You Can't Go Home Again...
Terence Chua | Singapore | 05/13/2001
(4 out of 5 stars)
"1814 - the war is over, and Sharpe, like many other unemployed soldiers, goes back to England to seek work. He is assigned to Yorkshire, where he was born, as head of local yeomen serving a corrupt cotton mill baron that oppresses the workers. As Sharpe discovers things are not as black and white as they seem, which side will he choose? The people he left 20 years ago, or the establishment that's fed him for all those years?This is an original story, not based on any of the novels, but it's interesting for a couple of reasons. One is that it firmly establishes that the TV Sharpe at least is born in Yorkshire - a given, because of Sean Bean's accent, but in the books he was supposed to be a Londoner. Another, more historical reason, is that it deals with the aftermath of the Napoleonic Wars in England, which Cornwell never did get around to doing. It is true that the countryside was filled with many now jobless soldiers, and also true that the Industrial Revolution was starting to make its presence felt. While the labour movement may not have started this early, it's still an interesting look at the times. But is it Sharpe?As much as I'm not fond of Sharpe's previous return to England (see my review of "Sharpe's Regiment"), I find myself liking this one, just to see Sharpe's backstory being developed. We find out more about how he grew up, his regret at not knowing who his mother was, and how uncomfortable Sharpe is with the war hero image that he's earned. As an added bonus, we get to see the incredibly beautiful and sexy Caroline Langrishe back as Lady Anne Camoyne, whose skills at political intrigue pull Sharpe out of the fire yet again. I'll even forgive them for adding the estranged Jane Sharpe to the mix, as the little minx actually shows a little fire of her own (the last scene with Sharpe here is particularly harsh).If the series had ended here it would have been a fine coda (albeit with a few loose ends). But we know it doesn't, not when there's the biggest of battles to fight. So it becomes just a little filler in between "Revenge" and that little contretemps at Waterloo..."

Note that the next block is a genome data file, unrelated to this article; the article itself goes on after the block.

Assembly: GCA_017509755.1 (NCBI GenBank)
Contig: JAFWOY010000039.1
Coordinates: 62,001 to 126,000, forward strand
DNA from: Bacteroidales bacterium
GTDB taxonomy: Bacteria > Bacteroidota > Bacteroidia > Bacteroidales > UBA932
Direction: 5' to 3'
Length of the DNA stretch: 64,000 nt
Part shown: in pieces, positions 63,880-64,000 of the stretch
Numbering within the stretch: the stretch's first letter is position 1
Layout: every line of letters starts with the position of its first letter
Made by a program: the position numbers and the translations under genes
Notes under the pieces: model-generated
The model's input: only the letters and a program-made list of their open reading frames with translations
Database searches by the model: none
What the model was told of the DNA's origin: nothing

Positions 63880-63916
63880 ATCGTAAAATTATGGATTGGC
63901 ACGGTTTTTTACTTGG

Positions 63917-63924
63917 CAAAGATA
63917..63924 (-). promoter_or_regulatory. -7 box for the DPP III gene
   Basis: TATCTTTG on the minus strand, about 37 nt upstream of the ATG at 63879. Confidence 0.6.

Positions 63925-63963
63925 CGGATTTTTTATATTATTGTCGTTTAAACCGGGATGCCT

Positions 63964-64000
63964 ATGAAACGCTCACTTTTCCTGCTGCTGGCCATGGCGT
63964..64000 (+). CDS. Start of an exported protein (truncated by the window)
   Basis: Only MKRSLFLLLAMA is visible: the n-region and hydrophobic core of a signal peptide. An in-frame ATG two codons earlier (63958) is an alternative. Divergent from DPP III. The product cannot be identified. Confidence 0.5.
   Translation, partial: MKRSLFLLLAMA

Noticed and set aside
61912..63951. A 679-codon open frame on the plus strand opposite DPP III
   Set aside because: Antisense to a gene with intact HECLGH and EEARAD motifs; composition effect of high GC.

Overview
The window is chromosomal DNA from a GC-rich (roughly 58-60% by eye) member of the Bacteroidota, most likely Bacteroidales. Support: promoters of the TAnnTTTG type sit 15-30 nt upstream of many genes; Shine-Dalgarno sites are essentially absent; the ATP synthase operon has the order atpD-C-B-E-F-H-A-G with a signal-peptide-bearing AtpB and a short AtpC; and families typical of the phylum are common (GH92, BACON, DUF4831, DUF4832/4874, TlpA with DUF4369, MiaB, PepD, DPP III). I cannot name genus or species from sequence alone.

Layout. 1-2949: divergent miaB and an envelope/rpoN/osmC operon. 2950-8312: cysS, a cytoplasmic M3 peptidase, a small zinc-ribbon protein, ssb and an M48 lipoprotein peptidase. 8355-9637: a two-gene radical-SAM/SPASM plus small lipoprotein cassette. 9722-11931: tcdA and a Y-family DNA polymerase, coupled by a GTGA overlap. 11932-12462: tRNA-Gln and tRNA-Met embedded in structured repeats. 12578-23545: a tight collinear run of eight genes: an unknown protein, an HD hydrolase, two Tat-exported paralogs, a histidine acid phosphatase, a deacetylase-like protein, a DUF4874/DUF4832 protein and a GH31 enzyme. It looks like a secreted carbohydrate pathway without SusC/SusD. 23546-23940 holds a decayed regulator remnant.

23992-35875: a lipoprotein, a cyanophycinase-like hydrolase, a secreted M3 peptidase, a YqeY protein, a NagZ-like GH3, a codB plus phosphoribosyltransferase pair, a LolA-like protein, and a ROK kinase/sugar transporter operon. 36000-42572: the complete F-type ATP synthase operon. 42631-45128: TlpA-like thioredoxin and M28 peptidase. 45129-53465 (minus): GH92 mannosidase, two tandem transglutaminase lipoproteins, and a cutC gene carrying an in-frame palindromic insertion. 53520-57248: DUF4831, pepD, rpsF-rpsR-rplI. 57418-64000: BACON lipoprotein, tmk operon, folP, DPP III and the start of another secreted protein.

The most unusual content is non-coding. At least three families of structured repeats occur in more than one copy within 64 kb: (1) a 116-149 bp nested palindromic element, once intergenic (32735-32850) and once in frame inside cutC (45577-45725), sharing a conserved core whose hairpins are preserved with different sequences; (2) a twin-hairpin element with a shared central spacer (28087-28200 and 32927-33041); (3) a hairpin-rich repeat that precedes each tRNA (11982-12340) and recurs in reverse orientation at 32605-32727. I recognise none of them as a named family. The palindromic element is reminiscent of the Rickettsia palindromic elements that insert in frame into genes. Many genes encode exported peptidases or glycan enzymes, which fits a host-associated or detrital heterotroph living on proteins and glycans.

Sharpe's not the same
Megan Stoner | USA | 09/01/2002
(2 out of 5 stars)